Originally Posted by Ataturk
The individual systems DO provide transparency. What you want are aggregations so you can make conclusions about one police department from statistics of others they have little or nothing to do with.
If there's no list of individual departments and their statistics, no one would know to look at the ones that are troublesome. It's absurd to have to pull through thousands of individual localities to find which ones are actually bad actors. The point isn't just to lump everything together and scream about how awful police are.
If someone reaches into his waistband and a cop shoots him, and it turns out he was just bluffing to provoke the cop, is that a "mistake"?
What convenient framing by Ataturk. Nah, nobody is actually reaching for a phone or wallet. They're trying to provoke the cops.
By definition if I'm half sure you're going to kill me, there's a 50% chance I'm wrong.
So...the police's entirely personal and subjective assessment determines reality
now. That must be a neat power.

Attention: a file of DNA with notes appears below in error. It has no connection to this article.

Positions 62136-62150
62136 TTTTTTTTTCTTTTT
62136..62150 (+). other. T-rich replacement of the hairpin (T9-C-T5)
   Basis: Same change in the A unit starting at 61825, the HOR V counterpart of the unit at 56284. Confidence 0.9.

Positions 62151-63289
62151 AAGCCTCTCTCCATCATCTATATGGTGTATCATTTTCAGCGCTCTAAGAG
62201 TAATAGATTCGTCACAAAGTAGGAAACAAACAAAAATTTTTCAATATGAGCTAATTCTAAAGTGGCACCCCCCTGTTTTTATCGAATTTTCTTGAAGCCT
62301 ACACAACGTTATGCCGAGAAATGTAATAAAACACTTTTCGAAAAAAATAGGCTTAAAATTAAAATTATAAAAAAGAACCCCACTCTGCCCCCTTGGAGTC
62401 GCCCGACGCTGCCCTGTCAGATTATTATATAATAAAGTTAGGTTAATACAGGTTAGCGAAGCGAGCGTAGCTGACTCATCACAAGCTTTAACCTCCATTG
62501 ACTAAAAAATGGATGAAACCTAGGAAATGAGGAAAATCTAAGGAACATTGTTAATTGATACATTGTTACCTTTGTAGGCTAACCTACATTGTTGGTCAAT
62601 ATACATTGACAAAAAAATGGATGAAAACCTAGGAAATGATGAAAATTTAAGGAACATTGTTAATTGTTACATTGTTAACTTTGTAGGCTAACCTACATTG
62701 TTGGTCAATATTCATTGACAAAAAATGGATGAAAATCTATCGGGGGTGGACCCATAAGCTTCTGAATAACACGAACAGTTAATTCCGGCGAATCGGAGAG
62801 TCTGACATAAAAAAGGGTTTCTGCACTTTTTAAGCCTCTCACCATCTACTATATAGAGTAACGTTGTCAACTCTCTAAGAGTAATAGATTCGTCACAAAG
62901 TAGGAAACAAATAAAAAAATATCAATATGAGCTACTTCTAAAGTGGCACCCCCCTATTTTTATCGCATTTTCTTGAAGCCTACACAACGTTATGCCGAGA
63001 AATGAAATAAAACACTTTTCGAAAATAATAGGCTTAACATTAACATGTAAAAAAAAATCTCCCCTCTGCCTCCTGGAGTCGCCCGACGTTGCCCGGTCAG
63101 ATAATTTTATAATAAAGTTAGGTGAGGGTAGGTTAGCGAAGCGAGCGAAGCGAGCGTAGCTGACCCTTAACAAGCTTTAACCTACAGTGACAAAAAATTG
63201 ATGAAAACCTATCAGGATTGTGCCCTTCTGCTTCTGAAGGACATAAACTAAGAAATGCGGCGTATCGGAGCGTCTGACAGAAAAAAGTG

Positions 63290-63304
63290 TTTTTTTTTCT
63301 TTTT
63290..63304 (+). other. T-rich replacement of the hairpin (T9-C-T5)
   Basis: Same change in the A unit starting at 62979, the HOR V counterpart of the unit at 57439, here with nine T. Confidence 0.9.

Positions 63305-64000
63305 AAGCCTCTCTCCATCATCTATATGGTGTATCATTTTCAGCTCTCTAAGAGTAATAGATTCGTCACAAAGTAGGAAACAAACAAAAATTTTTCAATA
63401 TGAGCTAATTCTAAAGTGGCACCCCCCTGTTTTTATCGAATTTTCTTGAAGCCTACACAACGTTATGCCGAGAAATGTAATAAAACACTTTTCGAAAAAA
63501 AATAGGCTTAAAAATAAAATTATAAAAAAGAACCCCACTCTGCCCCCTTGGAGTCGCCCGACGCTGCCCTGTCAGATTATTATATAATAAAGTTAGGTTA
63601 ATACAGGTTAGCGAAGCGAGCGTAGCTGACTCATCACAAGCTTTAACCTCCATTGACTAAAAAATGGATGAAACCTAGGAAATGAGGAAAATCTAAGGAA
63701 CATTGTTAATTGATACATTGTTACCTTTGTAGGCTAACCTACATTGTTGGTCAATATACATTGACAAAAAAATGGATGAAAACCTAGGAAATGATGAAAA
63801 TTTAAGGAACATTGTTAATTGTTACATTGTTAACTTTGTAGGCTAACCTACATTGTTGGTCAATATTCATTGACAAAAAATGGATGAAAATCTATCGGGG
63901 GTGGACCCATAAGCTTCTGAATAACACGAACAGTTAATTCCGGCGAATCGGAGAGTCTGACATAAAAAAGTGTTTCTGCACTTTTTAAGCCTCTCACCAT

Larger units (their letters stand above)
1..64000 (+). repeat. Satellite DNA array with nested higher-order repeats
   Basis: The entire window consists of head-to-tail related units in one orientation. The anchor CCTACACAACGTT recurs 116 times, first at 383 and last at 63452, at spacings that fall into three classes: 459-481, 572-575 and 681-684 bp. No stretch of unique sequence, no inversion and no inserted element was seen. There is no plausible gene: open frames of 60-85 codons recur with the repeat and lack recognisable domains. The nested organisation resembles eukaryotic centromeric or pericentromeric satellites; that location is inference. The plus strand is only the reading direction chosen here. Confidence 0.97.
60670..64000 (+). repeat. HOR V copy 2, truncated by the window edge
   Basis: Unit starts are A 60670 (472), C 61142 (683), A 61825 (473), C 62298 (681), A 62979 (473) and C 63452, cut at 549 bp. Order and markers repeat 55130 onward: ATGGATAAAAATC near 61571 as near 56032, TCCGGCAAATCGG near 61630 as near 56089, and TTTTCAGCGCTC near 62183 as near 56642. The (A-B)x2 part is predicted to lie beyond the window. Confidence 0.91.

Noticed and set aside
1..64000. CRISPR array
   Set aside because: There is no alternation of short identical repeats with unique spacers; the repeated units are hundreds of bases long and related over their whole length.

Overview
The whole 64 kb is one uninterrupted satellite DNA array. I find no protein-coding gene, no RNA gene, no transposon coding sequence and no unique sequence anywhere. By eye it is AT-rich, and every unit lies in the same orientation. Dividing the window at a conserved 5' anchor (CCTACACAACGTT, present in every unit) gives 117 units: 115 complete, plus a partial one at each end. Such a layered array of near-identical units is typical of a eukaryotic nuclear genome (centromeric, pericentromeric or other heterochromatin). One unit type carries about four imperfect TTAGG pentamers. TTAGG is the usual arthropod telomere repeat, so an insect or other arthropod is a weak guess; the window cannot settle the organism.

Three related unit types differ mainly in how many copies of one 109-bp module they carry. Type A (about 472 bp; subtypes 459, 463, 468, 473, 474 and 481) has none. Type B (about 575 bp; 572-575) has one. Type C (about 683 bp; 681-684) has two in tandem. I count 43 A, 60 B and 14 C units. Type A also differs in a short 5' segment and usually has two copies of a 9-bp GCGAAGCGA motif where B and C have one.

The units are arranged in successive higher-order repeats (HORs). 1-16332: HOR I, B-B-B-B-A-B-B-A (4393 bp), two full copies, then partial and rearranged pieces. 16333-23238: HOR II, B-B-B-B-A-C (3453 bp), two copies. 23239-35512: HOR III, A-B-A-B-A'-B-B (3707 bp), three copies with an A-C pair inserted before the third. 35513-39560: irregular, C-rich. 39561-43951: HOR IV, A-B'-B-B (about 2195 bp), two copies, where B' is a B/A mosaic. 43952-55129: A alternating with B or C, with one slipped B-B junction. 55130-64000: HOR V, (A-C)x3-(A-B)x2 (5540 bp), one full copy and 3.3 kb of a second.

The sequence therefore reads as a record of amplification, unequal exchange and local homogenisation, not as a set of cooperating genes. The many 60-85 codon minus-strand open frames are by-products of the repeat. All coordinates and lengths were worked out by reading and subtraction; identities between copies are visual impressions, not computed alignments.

The whole point is that the cop's assessment of risk is not necessarily correct, to the point of putting "very likely a threat" when the correct assessment is "not a threat at all." Nobody should be expecting perfect knowledge of a situation, but "yeah well any cop would have made the same mistake" (and the cops making that determination) is not a comforting system of after the fact analysis.
I admit it's not a perfect comparison, but if that's your position, why do you want statistics in the first place?
Uhh....so we know how often police are utilizing the state monopoly of force, and in what circumstances? I mean, holy shit, how would you NOT want to know that? This isn't some "find reasons to shout about how black people are oppressed" crusade. This is investigating the possible and likely misuse of the biggest power our government has, killing it's own citizens
. I'm honestly concerned that anyone wouldn't
want to know.
I'm not sure where you're getting this from, but younger officers are more likely to be in situations where they have to shoot. The more seniority you get, the less likely you are to be kicking in doors, stopping cars, cruising around looking for criminals, or the first on the scene of a 911 call. The young cops are the ones who can keep up with the bad guy when he runs. Etc.
According to the analysis, they (apparently) corrected for that. Of course, given the shitty data, who knows?
A minute ago you didn't know what the number of bad shoots was, now you're saying there's too many?
We don't know the total number, but the number that is
known is disturbingly large. The actual number is, by necessity, larger than that, which is not encouraging.